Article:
A point could be made for jumping on the Zombie Walk. I have little doubt that the genesis of Undead Nightmare lies between the popularity of this type of undead monster and its infinite suitability to shooter games. While something like vampires, for example, would have been interesting, the biggest problem facing every Dracula-related game ever made is the fact that there is only one Dracula. Even the likes of Castlevania have had to fill out his netherworld armies with brainless goombas. Werewolves might have been a good choice and added a teasing element of paranoia over who is or isn't one of the enemy. There is no reason why they couldn't have pulled in missions from a number of sources, from staking vampires to thwarting mad scientists. Of course, the odd Steam Man would have been nice to throw in for the sake of it.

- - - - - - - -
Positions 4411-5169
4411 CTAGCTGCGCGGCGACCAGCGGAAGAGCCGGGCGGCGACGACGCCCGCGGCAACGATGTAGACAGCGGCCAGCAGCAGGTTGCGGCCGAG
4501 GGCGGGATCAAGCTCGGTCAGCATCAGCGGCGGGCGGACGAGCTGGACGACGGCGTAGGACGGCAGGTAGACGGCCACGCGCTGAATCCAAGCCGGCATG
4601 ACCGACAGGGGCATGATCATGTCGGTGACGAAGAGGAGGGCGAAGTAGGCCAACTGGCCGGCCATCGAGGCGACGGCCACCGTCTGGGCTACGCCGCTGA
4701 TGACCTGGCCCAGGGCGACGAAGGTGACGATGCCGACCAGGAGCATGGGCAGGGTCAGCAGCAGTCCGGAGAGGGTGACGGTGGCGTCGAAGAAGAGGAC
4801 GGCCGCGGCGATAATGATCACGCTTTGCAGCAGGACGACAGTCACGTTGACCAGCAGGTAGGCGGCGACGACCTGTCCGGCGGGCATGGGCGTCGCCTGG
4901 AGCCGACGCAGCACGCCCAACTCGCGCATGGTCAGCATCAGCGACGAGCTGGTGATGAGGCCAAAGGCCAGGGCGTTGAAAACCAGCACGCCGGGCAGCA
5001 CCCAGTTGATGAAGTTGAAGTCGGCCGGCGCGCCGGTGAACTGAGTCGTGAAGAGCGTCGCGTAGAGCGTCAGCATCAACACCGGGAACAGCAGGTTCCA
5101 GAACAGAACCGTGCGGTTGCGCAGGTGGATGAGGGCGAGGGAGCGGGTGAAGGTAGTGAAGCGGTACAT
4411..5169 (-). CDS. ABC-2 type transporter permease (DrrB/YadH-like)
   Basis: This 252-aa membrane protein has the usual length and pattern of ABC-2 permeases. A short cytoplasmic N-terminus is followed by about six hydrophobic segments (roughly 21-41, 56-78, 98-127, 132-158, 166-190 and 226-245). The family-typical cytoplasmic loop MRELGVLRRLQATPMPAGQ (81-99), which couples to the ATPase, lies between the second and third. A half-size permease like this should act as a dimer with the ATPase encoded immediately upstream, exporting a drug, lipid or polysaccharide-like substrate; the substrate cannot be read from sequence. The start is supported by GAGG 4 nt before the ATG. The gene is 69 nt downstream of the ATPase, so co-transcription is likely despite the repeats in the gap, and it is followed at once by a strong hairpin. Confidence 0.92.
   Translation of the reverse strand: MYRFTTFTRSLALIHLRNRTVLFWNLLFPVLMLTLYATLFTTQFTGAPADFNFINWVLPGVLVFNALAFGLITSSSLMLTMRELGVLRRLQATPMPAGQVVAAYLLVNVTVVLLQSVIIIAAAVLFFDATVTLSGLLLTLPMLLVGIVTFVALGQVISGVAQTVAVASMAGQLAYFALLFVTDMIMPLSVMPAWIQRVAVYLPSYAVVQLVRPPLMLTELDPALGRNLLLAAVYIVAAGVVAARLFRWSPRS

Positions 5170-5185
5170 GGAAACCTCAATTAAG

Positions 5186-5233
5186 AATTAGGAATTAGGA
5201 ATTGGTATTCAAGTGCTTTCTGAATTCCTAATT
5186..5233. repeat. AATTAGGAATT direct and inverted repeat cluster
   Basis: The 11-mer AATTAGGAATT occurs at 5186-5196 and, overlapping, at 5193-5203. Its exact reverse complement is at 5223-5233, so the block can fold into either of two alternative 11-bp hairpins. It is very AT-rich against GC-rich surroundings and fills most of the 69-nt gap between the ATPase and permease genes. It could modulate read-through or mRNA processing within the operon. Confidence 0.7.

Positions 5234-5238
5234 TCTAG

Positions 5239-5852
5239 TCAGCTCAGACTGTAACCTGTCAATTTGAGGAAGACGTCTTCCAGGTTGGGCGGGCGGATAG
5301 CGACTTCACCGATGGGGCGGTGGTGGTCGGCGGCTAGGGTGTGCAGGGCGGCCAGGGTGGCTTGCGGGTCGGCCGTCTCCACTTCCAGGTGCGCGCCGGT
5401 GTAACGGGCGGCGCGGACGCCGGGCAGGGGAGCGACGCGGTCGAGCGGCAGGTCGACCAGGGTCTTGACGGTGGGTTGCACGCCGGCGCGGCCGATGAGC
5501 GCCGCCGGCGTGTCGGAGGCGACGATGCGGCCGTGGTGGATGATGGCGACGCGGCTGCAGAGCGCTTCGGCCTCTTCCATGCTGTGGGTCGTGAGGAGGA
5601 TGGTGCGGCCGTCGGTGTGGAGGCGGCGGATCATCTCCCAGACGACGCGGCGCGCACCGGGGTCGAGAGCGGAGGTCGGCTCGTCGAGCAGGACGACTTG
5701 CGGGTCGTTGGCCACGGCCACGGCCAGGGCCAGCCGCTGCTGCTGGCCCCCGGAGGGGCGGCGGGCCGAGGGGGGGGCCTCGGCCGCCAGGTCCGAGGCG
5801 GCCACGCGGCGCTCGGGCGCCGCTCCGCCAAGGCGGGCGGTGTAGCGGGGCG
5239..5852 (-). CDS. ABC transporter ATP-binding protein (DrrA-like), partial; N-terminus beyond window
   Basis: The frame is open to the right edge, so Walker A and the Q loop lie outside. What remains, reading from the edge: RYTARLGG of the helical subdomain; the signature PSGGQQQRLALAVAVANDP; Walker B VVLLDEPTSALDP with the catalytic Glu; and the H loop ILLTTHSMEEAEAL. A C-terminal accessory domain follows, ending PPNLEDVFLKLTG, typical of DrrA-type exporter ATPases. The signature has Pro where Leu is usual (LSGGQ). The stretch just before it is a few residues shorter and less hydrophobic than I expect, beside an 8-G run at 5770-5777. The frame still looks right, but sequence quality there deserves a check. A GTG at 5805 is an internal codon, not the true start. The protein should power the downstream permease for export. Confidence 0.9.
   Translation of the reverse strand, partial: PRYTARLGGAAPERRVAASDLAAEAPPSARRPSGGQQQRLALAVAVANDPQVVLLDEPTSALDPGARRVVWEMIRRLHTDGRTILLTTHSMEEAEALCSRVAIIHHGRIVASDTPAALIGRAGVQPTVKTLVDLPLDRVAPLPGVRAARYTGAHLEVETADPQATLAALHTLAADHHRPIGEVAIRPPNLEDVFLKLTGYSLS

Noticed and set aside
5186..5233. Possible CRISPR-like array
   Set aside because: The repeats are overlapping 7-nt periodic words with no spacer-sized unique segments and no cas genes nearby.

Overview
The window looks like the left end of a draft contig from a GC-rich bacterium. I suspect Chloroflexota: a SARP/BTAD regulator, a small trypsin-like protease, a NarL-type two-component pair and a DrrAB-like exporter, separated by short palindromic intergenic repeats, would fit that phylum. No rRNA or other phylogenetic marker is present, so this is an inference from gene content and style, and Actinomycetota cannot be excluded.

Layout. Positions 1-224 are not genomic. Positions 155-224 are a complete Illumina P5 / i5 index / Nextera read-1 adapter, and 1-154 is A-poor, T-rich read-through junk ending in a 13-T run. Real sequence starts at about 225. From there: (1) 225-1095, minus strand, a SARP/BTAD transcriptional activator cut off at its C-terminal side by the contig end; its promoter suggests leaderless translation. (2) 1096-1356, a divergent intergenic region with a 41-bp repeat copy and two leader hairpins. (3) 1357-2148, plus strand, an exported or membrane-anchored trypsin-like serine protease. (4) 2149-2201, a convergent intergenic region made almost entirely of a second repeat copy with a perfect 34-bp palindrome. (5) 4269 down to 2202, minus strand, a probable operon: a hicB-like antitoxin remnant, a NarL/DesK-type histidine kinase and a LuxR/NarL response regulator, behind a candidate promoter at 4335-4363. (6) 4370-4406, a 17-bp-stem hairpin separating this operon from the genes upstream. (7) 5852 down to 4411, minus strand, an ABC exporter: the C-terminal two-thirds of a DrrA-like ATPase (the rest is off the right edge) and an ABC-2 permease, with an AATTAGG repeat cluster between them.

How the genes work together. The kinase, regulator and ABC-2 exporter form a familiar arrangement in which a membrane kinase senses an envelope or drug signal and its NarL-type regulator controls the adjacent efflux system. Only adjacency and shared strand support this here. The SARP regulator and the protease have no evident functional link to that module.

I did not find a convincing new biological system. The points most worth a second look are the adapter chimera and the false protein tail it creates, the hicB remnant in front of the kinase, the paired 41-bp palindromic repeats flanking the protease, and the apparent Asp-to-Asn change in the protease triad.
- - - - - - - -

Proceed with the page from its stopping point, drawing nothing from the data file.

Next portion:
The game still does enjoy some fun references. As the world is ripped asunder by a zombie apocalypse, the Four Horsemen's steeds roam the Earth. Marston has the option of taming War, Famine, Pestilence and Death, each with their own unique effects on the brain-eating hordes. Somewhere out there in the wilds is also a unicorn. Joining him are jackalope and chupacabra, and a bizarrely pathos-inspiring episode with Sasquatch. A new mythology for the zombies does not exactly utilize the creature's largely forgotten origins in Voodoo shamanism, but does draw the modern metaphor of cosmic nihilism and urban distress further back in that direction.
Both Undead Nightmare and its predecessor have the benefit of being sufficiently involved to maintain interest but recreational enough to encourage the average player of video games. The open world format and variety of mission-based episodes allow for a few minutes of popping off bounties or zombies as time permits up to a whole day off spent plowing through the main storyline. The only real problem with Undead Nightmare is the frequent frustrating lack of ammunition.